To maximize your chances of success, it’s important that you own up to any mistakes you’ve made which led to the late payment. Where an extraneous circumstance caused the late payment, provide assurances to your lender that missing a payment is a rare occurrence for you—and demonstrate a payment record to back that claim.
It’s also important that you get in touch with your student loan provider as soon as you see your credit score has been affected or you’ve received a late payment charge on your loan account. In many cases, your lender is likely to be more understanding if you reach out to them quickly to try and address the problem.
You should also bear in mind that borrowers aren’t the only ones who make mistakes. It’s also possible that a late payment was reported to a credit bureau as an error on the part of your loan provider. If this happens, you can dispute that report directly with the 3 big credit agencies over the phone or via email.
How to write a goodwill letter for student loans
Let’s say you’ve noticed a negative mark on your credit report. The first thing you need to do is get in touch with your lender as soon as possible to find out what’s happened.
If you think the black mark is an error, let them know. But if they’re able to explain to you that the report was genuine, it’ll then fall upon you to make the next move.
On the one hand, you could just choose to take the hit and try to rebuild your credit. On the other hand, you might go for one last roll of the dice by submitting a goodwill letter to your lender.
As we’ve already mentioned, the success of your student loans goodwill letter is pretty difficult to predict. But a number of factors are going to dictate whether or not your request gets approved. These include who’s reading your letter, your payment history, the rules set by your lender, and the content you include in your letter.
To help you get started, we’ll run you through all the basic information your letter needs.
What information do you include in a goodwill letter for student loans?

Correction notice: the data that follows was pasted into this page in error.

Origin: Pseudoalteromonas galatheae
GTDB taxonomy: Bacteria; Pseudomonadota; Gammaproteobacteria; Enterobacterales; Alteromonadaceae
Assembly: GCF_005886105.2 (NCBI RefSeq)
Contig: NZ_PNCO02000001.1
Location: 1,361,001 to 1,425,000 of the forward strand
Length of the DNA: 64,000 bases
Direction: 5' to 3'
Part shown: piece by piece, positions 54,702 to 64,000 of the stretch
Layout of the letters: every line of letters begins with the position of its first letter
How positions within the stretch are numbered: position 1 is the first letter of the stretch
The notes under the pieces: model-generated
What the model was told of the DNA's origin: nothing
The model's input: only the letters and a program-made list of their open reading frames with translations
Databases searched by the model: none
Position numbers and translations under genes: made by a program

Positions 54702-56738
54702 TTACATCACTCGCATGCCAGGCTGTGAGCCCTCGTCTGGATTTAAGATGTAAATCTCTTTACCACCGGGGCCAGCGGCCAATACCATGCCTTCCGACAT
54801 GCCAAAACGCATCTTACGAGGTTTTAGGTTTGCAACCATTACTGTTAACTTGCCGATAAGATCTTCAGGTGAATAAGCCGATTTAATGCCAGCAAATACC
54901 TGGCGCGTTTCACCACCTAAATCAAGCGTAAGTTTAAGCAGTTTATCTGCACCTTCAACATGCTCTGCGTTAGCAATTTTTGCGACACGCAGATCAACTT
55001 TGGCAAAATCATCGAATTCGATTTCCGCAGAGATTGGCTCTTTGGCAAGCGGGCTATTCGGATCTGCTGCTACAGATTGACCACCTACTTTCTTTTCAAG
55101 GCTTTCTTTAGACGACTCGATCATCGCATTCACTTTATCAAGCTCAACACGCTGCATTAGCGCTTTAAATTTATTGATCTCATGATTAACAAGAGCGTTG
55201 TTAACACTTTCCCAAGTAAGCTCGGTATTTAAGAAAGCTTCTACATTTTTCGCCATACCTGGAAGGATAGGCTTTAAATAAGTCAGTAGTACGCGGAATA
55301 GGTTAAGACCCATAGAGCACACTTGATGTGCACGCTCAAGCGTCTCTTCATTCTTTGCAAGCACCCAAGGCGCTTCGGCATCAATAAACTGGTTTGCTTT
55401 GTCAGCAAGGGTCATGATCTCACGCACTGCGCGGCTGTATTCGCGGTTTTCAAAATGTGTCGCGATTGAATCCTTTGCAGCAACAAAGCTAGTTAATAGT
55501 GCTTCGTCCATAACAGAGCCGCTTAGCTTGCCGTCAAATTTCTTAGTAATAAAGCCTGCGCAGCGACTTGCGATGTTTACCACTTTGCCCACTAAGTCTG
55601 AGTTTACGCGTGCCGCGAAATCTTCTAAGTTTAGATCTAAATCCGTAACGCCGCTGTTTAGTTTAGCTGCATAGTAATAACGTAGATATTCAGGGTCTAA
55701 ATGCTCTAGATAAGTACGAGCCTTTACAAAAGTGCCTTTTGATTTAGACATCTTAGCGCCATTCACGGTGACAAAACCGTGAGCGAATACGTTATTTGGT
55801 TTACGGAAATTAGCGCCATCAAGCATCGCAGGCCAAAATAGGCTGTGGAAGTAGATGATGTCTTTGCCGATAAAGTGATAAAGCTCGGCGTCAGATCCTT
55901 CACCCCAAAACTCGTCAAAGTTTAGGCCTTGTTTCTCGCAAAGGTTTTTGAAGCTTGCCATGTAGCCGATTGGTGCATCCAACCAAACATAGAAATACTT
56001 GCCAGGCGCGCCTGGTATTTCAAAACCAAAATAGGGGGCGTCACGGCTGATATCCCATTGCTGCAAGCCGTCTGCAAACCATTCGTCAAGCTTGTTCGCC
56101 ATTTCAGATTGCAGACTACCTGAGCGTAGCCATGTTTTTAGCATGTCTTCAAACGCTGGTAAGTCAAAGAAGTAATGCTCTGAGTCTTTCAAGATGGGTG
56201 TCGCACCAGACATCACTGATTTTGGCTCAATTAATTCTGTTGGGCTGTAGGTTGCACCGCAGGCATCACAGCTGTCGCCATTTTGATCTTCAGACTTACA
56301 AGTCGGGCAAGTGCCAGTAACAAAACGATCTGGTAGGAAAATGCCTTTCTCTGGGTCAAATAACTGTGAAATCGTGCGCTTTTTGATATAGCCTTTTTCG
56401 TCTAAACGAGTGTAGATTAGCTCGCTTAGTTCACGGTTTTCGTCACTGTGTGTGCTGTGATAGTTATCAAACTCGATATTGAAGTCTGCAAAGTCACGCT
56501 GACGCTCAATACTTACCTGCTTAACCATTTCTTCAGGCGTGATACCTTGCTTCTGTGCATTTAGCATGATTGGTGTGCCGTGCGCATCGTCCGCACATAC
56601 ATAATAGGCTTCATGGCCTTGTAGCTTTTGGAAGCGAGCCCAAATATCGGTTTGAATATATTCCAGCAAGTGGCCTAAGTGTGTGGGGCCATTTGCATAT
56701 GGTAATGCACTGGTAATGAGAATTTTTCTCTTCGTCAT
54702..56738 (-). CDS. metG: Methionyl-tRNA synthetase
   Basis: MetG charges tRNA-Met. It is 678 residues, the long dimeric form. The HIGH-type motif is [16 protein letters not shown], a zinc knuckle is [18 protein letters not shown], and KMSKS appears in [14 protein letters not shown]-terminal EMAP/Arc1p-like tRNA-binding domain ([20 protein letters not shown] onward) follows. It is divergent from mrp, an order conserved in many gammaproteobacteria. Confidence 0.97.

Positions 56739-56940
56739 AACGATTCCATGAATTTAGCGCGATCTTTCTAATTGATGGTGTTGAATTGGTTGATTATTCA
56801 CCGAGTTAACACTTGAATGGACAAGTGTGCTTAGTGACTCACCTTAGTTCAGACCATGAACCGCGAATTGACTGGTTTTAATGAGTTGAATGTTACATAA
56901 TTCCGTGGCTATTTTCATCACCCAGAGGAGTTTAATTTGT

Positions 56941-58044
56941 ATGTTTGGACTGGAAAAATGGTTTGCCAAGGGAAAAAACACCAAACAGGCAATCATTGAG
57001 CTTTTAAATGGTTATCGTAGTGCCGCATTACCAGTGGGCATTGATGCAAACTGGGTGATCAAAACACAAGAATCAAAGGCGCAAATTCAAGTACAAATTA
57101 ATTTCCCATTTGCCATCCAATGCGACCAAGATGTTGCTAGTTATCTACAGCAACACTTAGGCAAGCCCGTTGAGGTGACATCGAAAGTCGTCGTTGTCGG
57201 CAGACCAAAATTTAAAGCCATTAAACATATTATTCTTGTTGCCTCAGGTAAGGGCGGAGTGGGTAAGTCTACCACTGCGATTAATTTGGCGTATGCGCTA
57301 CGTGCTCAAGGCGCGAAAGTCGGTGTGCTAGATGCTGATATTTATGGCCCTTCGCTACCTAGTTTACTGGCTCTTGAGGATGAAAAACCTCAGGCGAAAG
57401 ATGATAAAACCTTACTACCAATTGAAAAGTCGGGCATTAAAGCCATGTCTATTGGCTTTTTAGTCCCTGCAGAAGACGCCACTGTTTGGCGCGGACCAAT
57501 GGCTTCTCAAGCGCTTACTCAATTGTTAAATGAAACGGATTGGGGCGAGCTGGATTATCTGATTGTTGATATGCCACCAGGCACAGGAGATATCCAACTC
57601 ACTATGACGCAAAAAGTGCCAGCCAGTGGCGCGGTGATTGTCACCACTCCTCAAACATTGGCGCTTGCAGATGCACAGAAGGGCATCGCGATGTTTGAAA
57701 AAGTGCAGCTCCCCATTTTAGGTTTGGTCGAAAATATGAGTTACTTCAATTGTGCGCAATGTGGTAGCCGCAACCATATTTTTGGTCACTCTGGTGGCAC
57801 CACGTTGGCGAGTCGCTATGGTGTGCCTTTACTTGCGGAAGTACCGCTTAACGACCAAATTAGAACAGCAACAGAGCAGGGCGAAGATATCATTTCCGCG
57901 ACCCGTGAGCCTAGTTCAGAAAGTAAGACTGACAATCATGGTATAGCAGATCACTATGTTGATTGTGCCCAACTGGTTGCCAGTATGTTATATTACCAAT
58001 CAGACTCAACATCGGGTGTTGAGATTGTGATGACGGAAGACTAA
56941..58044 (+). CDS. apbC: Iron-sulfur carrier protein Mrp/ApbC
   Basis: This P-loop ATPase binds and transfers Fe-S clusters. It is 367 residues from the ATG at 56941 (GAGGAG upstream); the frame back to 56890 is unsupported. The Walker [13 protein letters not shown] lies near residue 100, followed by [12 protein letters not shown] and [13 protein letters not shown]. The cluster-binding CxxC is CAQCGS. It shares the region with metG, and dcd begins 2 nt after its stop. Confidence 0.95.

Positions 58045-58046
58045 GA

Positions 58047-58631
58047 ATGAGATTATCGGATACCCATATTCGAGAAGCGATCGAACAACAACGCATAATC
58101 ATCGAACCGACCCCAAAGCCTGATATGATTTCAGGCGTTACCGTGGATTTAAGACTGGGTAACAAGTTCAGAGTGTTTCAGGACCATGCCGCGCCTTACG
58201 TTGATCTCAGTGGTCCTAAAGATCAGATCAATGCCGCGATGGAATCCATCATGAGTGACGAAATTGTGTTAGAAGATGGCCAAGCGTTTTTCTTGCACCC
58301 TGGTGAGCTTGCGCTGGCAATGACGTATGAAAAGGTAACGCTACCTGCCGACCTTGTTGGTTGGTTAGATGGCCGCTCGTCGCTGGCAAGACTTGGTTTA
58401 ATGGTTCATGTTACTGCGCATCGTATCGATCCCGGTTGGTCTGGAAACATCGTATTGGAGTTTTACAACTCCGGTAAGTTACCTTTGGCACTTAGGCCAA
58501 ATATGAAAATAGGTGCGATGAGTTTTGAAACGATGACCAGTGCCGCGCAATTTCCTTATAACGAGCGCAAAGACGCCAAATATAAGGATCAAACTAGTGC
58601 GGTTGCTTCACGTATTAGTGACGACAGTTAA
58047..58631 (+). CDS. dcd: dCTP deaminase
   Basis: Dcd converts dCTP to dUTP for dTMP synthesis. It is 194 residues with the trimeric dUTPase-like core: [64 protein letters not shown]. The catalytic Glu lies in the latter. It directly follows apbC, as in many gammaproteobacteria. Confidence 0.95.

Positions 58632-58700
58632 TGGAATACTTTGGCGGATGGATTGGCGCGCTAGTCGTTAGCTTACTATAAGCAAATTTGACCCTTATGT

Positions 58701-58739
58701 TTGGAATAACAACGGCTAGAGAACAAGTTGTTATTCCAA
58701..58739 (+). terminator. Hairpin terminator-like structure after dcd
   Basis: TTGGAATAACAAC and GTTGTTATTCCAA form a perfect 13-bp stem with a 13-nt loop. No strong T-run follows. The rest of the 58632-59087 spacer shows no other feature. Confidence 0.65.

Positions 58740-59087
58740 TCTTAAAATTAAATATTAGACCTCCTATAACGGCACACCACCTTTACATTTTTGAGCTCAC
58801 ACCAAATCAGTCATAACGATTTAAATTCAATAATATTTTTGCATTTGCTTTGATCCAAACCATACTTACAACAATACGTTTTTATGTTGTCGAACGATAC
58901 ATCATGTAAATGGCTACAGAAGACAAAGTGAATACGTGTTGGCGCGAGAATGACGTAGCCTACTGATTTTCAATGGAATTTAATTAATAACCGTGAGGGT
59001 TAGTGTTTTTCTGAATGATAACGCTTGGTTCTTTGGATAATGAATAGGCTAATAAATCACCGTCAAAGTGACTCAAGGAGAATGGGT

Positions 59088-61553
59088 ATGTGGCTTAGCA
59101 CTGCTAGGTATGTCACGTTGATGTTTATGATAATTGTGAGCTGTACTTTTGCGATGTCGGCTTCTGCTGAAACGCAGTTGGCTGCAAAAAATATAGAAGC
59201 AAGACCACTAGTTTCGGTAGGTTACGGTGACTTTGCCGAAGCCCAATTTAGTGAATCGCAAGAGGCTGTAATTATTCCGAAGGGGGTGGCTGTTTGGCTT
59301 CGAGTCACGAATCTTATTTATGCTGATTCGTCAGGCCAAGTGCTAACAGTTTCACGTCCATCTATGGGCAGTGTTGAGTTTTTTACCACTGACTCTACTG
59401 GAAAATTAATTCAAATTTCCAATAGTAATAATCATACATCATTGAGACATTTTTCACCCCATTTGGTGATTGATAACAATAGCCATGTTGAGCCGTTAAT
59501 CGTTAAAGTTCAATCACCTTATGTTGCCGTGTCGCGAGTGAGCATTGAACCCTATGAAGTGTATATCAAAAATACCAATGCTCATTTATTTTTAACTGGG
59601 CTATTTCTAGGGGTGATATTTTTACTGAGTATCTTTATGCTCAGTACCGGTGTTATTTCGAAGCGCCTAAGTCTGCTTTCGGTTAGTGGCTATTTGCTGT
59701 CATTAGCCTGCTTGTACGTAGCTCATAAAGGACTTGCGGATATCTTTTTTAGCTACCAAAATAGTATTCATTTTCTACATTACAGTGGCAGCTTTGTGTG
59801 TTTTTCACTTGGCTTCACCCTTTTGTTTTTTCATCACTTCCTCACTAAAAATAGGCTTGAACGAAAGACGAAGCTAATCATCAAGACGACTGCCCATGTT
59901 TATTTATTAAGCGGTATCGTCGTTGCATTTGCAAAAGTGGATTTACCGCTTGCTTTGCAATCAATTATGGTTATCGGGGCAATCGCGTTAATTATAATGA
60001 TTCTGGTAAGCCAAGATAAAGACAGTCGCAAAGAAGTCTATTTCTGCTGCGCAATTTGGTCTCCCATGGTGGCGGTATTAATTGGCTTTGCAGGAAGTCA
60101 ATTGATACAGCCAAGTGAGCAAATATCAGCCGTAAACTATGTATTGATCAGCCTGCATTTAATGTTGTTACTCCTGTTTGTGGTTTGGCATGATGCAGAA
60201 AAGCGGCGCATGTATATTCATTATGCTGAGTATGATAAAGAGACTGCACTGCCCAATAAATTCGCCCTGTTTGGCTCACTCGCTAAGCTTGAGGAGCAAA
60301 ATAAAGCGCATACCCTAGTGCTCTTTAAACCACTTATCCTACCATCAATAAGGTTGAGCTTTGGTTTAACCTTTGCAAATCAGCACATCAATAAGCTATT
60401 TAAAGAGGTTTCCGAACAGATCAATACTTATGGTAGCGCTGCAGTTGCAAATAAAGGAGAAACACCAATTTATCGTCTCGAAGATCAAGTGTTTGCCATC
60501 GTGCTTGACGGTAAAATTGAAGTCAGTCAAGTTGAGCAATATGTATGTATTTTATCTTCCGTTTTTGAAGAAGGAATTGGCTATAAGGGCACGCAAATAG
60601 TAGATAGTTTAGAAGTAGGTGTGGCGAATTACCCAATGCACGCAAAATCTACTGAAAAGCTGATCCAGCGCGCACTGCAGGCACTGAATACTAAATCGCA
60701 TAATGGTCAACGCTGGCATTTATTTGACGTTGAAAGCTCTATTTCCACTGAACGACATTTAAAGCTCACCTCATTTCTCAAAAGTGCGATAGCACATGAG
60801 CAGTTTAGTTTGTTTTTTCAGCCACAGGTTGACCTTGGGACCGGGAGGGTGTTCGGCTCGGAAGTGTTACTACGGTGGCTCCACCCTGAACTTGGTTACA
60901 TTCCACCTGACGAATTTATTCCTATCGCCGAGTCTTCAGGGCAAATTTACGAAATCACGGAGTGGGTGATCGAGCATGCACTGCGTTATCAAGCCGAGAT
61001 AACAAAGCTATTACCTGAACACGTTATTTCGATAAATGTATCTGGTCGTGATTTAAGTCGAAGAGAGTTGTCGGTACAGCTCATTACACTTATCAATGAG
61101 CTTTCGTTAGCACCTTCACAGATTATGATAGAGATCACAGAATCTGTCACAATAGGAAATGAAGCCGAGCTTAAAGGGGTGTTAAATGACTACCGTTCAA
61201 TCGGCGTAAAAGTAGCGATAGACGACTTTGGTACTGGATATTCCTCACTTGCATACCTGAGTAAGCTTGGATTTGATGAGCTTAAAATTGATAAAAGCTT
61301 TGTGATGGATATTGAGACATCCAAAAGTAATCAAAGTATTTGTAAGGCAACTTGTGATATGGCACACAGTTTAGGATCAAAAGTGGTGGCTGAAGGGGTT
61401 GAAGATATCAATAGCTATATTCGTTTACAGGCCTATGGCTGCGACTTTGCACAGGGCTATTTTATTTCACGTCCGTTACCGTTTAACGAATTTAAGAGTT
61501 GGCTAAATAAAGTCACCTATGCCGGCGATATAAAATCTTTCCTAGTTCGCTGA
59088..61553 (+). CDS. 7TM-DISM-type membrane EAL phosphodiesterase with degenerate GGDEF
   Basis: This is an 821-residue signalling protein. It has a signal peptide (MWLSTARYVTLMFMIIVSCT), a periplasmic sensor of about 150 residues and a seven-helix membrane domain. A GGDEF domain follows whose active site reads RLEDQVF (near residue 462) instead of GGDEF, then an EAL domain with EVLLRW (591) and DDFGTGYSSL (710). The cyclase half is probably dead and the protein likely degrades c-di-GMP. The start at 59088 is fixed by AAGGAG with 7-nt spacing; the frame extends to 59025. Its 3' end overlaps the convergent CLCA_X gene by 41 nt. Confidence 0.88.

The first thing you have got to include in your goodwill letter is personal information. This will ensure that your lender can understand who you are and quickly access your account to understand your particular situation.
To do that, they’ll need your full name, account number, and other identifying information that might be relevant to that particular lender. For example, your student loan provider might also need your phone number, address, or account type.
Speaking of addresses, it should go without saying that you’ll need to include the address where your goodwill letter must be sent. If you’ve phoned your lender to ask about your credit ping, you should ask them for their representative’s name and address so you know where to send your letter and to whom you should address it.
When it comes to goodwill letters, personalization can go a long way.
Next, you need to include details about the late payment. Outline the date on which the late payment occurred. If possible, include any documentation that proves the late payment went through when you say that it went through.
You must then list the reason (or reasons) for that late payment. The more specific, the better. For example, did you miss a student loan payment because you got laid off at work? Did you miss a payment because you got sick and ended up in the hospital? Did you have a family emergency and need to travel overseas?
No matter what your situation was, your goodwill letter is where you need to spell out that situation explicitly.
Your goodwill letter then needs to include a clear and concise request for removal. A goodwill letter is no place to be coy or nonspecific. Tell your lender exactly what you’re asking them to do. It may help your chances to outline to your lender why you want to keep your credit score high and how the ding impacted your credit score.